Protest is a powerful tool. Taking a stand against policies and practices that are unjust or against your values is one way you can contribute to activism in your personal sphere. When it comes to your workplace, though, protesting could cost you your job, and the question of when and how to do it becomes essential. While our free speech is protected under the constitution, it can still affect your career. It's far from unheard of for employers to fire employees for taking a political stand, even outside of their place of work.
If you're considering joining a protest, hosting an action or even expressing your personal political opinions on the internet, keep in mind the laws that are on your side and those that aren't.
Here are some tips and things to look out for in common situations you should be aware of.
To keep employees from taking unfair action against employees whose views they disagree with, there are some legal parameters that protect workers' rights to assembly and free speech. However, there are also laws that can allow employers to take action against workers and fire people for "violating company policy" under a variety of circumstances. Employment laws vary by state, and it's important to be aware of yours, so that if/when you decide to protest, you do it in a way that keeps your best interests in mind.
At-will workers are governed by policies that may prevent them from speaking out freely about certain issues. These policies, included in the employee handbook, prevent employees from speaking out in any way that might damage the company's brand or reputation. Basically, they allow the company to terminate an employee for little reason other than disagreement with their views by citing a violation of "company policy." At-will employees have less lee-way when it comes to protesting, and if you're not sure if this applies to you, don't hesitate to contact your company's management and find out.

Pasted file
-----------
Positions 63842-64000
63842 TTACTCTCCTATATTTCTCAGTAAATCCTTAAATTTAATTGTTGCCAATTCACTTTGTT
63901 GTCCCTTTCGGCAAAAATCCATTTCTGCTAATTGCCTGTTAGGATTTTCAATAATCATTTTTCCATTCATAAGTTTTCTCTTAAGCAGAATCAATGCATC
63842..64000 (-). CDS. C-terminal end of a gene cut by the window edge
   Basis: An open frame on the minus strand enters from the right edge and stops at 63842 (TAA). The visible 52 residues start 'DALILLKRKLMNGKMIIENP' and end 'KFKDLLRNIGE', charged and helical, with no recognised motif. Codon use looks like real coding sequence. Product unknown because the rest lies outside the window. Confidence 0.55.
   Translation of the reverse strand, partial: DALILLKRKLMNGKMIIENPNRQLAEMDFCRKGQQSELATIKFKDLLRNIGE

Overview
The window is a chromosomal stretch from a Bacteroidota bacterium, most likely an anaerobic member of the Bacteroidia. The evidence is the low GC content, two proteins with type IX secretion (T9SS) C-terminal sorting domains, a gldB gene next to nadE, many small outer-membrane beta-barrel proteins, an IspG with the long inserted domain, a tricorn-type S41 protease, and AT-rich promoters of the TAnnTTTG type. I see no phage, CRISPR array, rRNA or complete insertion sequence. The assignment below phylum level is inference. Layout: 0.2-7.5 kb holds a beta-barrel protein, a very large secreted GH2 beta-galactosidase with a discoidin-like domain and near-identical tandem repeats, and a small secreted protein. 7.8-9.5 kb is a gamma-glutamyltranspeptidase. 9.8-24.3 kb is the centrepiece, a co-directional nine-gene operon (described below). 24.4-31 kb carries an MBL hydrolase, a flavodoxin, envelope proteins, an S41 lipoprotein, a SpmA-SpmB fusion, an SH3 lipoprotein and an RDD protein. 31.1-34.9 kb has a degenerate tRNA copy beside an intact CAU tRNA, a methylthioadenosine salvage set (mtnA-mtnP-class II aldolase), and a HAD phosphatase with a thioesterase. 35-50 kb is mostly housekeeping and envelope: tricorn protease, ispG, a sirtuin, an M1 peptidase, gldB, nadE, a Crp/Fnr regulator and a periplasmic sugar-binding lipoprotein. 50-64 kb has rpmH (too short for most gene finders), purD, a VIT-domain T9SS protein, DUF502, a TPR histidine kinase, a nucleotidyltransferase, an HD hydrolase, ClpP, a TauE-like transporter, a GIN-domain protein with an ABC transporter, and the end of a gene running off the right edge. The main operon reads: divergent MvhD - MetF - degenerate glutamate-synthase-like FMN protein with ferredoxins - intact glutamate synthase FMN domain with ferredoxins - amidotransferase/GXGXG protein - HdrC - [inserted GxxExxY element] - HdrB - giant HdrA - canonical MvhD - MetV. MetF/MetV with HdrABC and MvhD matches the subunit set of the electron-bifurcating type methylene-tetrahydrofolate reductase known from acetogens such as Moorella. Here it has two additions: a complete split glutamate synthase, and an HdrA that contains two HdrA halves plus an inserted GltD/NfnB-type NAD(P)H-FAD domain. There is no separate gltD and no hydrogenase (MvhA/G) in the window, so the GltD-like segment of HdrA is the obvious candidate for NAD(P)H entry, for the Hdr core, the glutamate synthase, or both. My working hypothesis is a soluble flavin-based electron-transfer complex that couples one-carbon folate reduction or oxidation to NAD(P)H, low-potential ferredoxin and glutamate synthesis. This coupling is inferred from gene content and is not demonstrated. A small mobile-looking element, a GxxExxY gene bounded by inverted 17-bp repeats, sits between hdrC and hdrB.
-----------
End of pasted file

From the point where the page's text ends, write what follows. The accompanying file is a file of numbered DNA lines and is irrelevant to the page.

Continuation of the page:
If you're outside of the office, things can get tricky. The at-will employment laws typically do allow employers to take action against employees that are protesting, but depending on the kind of case your employer makes on a clause like how employees represent the company outside of the workplace, a case could be made for termination for off-the-clock protesting. Again, having a clear idea of what is in the employee handbook will be helpful in avoiding these thin lines and not taking risks with unexpected consequences. For some, the option of notifying their boss beforehand about political action is a feasible one. If this applies to you, then taking that extra measure of precaution is advisable.